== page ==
The Windows Update service can be fully disabled by disabling some related services and then disabling the Windows Update service itself. To re-enable Windows Update at a later time, just re-enable these services.


If using Windows 10 1803:


Step 1 - In the start menu, search for and open Services

Step 2 - In the Services window, search for Background Intelligent Transfer Service and open it. Press Stop, and then set the Startup Type to Disabled. Then press OK to close the window

Step 3 - In the Services window, search for Cryptographic Services and open it. Press Stop, and then set the Startup Type to Disabled. Then press OK to close the window

Step 4 - In the Services window, search for Windows Update and open it. Press Stop, and then set the Startup Type to Disabled. Then press OK to close the window



If using Windows 10 1709 and earlier:


Step 1 - In the start menu, search for and open Services

Step 2 - In the Services window, search for Windows Update and open it. Press Stop, and the set the Startup Type to Disabled. Then press OK to close the window




Method 3

Here is another Group Policy editor method. If you have Windows 10 Pro or Enterprise, you can run the Group Policy editor (GPEdit.msc) and set the Windows Update Source to a non-existent URL.


Step 1 - In the start menu, search for Group Policy, and open the policy editor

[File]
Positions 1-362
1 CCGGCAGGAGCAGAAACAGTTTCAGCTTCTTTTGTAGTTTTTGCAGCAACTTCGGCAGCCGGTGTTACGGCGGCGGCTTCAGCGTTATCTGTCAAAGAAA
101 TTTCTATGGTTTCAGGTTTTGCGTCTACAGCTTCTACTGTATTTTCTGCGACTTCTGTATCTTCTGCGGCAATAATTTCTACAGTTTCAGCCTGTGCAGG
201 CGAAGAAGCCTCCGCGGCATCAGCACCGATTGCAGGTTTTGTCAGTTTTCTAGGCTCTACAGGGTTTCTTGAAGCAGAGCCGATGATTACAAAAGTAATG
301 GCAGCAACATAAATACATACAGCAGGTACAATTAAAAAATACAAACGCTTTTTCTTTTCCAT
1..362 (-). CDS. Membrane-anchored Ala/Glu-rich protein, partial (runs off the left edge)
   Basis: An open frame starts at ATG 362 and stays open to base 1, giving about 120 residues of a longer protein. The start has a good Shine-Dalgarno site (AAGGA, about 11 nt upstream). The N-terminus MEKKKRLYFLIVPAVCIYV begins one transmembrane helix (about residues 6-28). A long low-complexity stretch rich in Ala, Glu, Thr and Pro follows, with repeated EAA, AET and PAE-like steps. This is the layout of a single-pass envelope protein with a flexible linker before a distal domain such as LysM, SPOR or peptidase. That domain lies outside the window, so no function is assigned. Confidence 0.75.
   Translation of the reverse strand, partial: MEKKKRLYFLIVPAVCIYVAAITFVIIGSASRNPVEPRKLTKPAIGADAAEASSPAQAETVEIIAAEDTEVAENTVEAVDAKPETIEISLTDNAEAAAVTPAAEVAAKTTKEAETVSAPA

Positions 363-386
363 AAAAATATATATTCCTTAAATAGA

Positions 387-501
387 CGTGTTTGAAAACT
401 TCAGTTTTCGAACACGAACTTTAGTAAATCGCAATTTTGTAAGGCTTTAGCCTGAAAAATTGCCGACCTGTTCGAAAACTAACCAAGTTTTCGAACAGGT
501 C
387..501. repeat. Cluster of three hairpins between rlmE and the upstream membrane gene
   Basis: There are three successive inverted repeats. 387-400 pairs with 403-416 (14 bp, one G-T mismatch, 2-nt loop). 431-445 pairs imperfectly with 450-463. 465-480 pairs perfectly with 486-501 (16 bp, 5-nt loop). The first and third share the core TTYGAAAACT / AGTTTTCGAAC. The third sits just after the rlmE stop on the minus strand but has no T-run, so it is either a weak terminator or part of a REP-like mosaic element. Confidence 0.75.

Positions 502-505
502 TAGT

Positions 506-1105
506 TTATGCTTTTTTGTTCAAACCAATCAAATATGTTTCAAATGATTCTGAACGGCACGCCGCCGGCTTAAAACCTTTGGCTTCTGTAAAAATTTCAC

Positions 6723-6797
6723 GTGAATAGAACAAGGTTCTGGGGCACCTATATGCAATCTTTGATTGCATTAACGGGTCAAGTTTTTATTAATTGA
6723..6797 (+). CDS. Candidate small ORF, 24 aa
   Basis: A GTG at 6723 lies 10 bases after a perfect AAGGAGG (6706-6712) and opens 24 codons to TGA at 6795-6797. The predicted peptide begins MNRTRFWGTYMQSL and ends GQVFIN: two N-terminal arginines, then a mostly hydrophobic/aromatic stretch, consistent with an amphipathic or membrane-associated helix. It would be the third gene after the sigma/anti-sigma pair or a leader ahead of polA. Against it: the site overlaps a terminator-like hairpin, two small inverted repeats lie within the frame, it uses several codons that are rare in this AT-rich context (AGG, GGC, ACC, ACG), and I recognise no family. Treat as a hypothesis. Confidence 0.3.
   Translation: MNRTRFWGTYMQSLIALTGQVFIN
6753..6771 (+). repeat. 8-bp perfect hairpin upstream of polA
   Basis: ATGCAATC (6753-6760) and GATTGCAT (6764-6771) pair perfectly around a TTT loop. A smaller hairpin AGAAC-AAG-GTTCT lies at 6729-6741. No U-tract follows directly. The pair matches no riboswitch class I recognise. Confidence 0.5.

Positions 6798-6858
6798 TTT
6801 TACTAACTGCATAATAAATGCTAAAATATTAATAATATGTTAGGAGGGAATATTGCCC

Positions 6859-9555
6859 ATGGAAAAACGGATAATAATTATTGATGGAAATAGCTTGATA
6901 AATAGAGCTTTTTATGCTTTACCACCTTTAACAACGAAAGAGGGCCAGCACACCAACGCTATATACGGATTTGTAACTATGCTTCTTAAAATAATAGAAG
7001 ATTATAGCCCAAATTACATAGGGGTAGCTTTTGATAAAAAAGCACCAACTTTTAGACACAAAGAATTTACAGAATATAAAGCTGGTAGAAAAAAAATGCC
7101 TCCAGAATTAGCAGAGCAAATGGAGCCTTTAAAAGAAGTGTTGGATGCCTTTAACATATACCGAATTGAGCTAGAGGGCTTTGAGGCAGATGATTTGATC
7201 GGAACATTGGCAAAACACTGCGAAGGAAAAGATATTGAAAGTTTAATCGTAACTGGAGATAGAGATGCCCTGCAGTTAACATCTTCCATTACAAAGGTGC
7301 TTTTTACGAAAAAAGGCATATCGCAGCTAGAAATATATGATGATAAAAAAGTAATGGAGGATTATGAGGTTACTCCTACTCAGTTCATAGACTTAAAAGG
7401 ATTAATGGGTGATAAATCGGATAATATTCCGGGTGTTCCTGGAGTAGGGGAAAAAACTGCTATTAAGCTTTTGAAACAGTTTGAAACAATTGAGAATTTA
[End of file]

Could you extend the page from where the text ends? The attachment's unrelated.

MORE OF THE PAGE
Step 2 - Navigate to: Computer Configuration -> Administrative Templates -> Windows Components -> Windows Update

Step 3 - In the folder containing policies for Windows Update, double-click on the policy titled "Specify Intranet Microsoft update service location"

Step 4 - In the upper-left of the Set the policy to "Enabled"

Step 4 - In the top-left area of the window that pops up, check the box that says Disabled

Step 4 - In the lower-left area of the window, under Options, set the intranet update service address and the intranet statistics server address to a URL that doesn't exist

Step 5 - Press OK to close that window






Method 4

In Windows 10 1803, Microsoft behaves criminally and vandalizes Windows owners' OSes by re-enabling WU-restarting scheduled tasks and the WU service via a new service titled "Windows Update Medic Service". If "Windows Update Medic Service" could be independently disabled, it would be possible to first disable that service and then disable the Windows Update service and have it stay disabled. However, Microsoft is not an honest and fair player, and doesn't respect their customers nor even treats them as people with legitimate interests and goals concerning their personally-owned OS. So, things aren't quite that straight-forward.


However, they're still somewhat straight-forward, and here are some programs that will block Windows Update and disable the offending Windows Update Medic service:



Block Updates on Windows 10 using StopUpdates10, a 3rd-party tool which disables Windows Update:




Block Updates on Windows 10 using Windows Update Blocker, a 3rd-party tool which disables Windows Update:




Block Updates on Windows 10 using StopWinUpdates, a 3rd-party tool which disables Windows Update:





Method 5

There is a method to disable Windows Update involving using an offline Windows account (instead of a Microsoft account) described here:




For people not wanting their personal and personally-identifiable data harvested by Microsoft, it is strongly recommended to use a regular, "local" Windows account anyway and not a Microsoft account to log into Windows, as using a Microsoft account significantly increases the amount of personally-identifiable Windows usage data that is harvested by Microsoft.